Natalie Frank has a Ph.D. in Clinical psychology. She specializes in Pediatric Psychology and Behavioral Medicine.
How I Started Submitting Stories for Publication
When I first started submitting stories for publication, I figured I wouldn’t be considered for any of the more popular and competitive magazines. I set out to find possibilities that I thought I might actually have a chance at being accepted at.
First, I read a ton of stories in journals, on websites, and many that were self published. I decided on an extremely rough estimate of where I fell in terms of the strength of my stories. I figured it wasn’t entirely impossible that I was at the midpoint with about half of the stories submitted to journals that considered submissions from new writers better than what I wrote and 50 percent weaker than my stories.
I then looked at acceptance stats to find journals that accepted 50 percent of the stories submitted. I thought that a 50 percent rejection rate was pretty high and I’d have a decent shot at acceptance at all those journals. Looking back at how naive I was makes me laugh.
The Acceptance Stats Were More Formidable Than I Expected
The stats were clearly much more formidable than I anticipated. Not unusual, I found numbers such as the number of submissions per year being 3000 with acceptance rates at .01 percent. In other words, out of 3000 submissions a year, a whopping 30 were accepted? I soon found that submissions for journals that were considered good choices for unpublished and emerging writers to submit to had anywhere from a 5 percent to 10 percent acceptance rate with one actually accepting 25 percent of the submissions they received a year. My heart sunk.
I wasn’t going to give up my dream of becoming a writer, though, and so I became determined to figure out another way of determining journals where I could submit my work and actually be considered and even have a chance of acceptance. Thinking that brand new publications might have lower numbers of submissions since perhaps many writers hadn’t heard of them yet, I looked for journals that were publishing their first issue. I still think this was a good idea, and ultimately it did lead to not just my first publication, but my first paid publication. But it meant taking a bit of a different tack.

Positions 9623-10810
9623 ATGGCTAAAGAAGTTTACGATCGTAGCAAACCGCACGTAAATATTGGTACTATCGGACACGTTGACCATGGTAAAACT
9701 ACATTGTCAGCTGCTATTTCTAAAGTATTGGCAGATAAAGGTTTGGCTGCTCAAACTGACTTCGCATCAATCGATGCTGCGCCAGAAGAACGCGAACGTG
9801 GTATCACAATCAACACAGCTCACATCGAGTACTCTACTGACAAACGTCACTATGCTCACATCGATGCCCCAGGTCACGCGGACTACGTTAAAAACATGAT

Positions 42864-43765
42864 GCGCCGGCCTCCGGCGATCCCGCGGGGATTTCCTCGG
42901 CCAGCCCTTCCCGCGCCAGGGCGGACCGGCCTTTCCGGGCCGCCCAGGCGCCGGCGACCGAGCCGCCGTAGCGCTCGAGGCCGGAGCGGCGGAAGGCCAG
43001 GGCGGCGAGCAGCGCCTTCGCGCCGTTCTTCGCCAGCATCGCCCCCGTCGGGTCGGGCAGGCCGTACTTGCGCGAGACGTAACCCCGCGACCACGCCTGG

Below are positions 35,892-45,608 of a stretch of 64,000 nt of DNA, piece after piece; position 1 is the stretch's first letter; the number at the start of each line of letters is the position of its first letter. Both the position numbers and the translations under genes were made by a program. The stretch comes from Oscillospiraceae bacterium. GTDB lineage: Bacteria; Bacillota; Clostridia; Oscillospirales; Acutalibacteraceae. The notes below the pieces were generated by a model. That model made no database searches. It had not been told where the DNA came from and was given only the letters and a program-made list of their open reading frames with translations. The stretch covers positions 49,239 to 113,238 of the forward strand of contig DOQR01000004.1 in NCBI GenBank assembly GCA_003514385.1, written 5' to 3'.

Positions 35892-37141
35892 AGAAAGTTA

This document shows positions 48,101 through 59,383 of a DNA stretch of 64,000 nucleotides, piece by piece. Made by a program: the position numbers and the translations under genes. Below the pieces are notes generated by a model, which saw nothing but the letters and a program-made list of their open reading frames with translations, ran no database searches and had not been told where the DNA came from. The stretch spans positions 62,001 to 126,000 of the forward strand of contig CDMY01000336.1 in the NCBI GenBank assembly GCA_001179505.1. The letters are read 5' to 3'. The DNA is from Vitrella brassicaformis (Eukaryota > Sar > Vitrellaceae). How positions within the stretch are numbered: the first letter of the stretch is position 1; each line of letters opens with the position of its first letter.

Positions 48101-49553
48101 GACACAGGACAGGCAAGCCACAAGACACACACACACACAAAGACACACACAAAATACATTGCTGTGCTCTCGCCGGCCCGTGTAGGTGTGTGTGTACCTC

Don’t Discount the Personal When Trying to Get Published
I came across a journal called Weirdbook Magazine. The call said the magazine was returning after a 17 year hiatus and it would be the first issue since 1997. I figured that there was a good chance that not that many writers would come across the announcement and so I’d have a better than average chance of getting in. As I’d just finished a class in writing weird fiction I was in a mindset to write in that genre and created a short story I liked quite a bit in the next week. I sent it off and as I was impressed with the history of the magazine tried to think how I could improve my chances of being accepted.
The editor was extremely approachable and was frequently updating information and the status of the edition on Facebook and the magazine blog. I decided that if I could become more than just a byline on one of the stories submitted, maybe it could help. At least it couldn’t hurt.
I Kept in Touch
I helped with publicity, found ways to aid in online marketing and simply kept in touch, responding positively to news about the edition and magazine. When he updated the blog to inform readers that by the time submissions closed he had over 500 stories, I figured my initial impression that because it was a magazine that hadn’t been published in 17 year there would be fewer submissions was way off and I didn’t have a shot at acceptance. I continued to do what I could to help out anyway and kept in touch.
When the response came on my story, the editor said that while it wasn’t being accepted for the first new edition, it had come close and had been shortlisted. He then asked if I would allow him to hold it as if the edition did well enough to afford another edition he’d like it to be considered for that one. Of course I said yes, despite it meaning waiting several more months to learn whether the edition was a go or not and if so, whether my story would make it into that one. This also gave me more time to interact with the editor.
Patience Paid Off
As it turned out, the magazine went on to another edition (and has continued to published in the years since then). Despite just as many submissions for that one, I learned my story was being accepted and I had my first paid publication. I can’t say for certain whether, or how much my interaction and willingness to help the magazine get its first new edition off the ground influenced the decision to accept my story. However, I can’t believe making myself more than just a name on paper had absolutely no effect given the number of stories submitted and ultimately selected.
Be Friendly and Make Yourself Useful